The world of digital advertising is constantly shifting to reflect new advances in adtech. Demand side platforms (DSPs) are quickly taking center stage in the realm of modern advertising.
This guide explains demand side platforms and provides examples of top DSPs using adtech that your business should consider.
What is a Demand Side Platform?
A demand side platform is software used by advertisers and agencies to buy online ad space through a digital marketplace. Publishers list their available advertising slots on digital ad exchanges integrated into the demand side platform. DSPs enable programmatic advertising by letting advertisers automatically buy and manage ads across multiple real-time bidding networks or ad exchanges.
DSPs in 2024
Automated DSPs are widely used for global advertising, and their adoption is growing rapidly.
“The global Demand Side Platform (DSP) System market size is projected to reach USD 38480 million by 2027, from USD 5558.1 million in 2020, at a CAGR of 31.3% during 2021-2027,” according to a survey report from GlobeNewswire / 360 Market Updates.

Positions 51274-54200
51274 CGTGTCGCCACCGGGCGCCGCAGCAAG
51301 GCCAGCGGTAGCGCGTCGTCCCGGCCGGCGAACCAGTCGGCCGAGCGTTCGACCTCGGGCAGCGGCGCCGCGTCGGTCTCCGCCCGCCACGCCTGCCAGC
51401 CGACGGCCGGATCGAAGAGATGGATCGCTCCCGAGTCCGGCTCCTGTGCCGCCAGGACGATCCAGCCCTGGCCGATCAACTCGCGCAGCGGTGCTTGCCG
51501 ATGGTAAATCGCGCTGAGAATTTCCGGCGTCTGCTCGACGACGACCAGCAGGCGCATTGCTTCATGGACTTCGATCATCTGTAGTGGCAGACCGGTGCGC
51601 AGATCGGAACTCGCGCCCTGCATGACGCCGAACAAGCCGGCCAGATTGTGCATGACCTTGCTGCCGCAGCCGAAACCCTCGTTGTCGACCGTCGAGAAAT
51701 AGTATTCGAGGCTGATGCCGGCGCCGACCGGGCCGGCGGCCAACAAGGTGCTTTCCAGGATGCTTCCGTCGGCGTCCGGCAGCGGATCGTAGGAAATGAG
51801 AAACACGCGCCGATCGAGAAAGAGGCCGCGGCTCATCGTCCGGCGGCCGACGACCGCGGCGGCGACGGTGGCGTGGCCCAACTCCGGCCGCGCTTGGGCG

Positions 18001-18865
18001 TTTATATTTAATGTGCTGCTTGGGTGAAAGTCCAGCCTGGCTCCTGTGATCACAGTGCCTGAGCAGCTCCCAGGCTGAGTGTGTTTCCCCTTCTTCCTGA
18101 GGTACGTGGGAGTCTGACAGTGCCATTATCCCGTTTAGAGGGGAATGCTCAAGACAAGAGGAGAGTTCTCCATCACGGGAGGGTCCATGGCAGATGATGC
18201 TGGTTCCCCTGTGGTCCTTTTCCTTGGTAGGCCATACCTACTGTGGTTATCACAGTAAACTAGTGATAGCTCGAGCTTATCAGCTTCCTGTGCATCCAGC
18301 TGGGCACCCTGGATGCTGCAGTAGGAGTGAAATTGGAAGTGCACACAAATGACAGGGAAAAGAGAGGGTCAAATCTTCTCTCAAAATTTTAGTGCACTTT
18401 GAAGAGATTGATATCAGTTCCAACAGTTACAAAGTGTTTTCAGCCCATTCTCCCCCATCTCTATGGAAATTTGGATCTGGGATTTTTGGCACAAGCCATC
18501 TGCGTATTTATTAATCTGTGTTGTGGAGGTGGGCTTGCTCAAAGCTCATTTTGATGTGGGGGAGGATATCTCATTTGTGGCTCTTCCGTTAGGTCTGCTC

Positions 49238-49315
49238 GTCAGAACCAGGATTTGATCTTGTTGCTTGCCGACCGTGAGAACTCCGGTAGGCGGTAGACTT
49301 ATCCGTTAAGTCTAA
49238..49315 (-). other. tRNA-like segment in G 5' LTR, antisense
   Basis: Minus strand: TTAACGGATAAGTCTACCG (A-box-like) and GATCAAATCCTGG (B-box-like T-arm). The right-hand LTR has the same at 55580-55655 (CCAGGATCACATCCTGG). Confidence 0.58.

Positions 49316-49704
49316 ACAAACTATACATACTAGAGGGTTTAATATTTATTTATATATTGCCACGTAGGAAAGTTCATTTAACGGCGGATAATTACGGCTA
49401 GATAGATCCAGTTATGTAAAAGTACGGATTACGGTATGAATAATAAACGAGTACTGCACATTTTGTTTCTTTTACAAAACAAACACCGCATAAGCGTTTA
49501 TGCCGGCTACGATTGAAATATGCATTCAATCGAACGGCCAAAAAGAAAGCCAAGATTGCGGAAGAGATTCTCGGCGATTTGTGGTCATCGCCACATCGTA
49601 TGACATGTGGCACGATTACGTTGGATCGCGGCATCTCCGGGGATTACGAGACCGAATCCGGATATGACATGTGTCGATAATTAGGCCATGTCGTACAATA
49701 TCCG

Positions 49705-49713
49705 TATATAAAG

As part of the current trend, demand side platforms must keep up to date to provide a safe platform with strong identity validation and fraud prevention and provide supply chain trust, according to DSP provider, MediaMath.
Benefits of Using a Demand Side Platform
Demand side platforms (buy side platforms) are powerful tools that let advertisers buy advertising from different integrated ad networks and supply side platforms, using automated transactions. DSPs help modern businesses streamline their online advertising efforts and workflows.
Demand side platforms let your company automatically buy targeted ads from available ad inventory and eliminate many business pains associated with manual tasks. Your company can also achieve precision retargeting of ads through a DSP to reach desired customers in the target audience that may have previously indicated an interest in your ads.
How Does a DSP Work?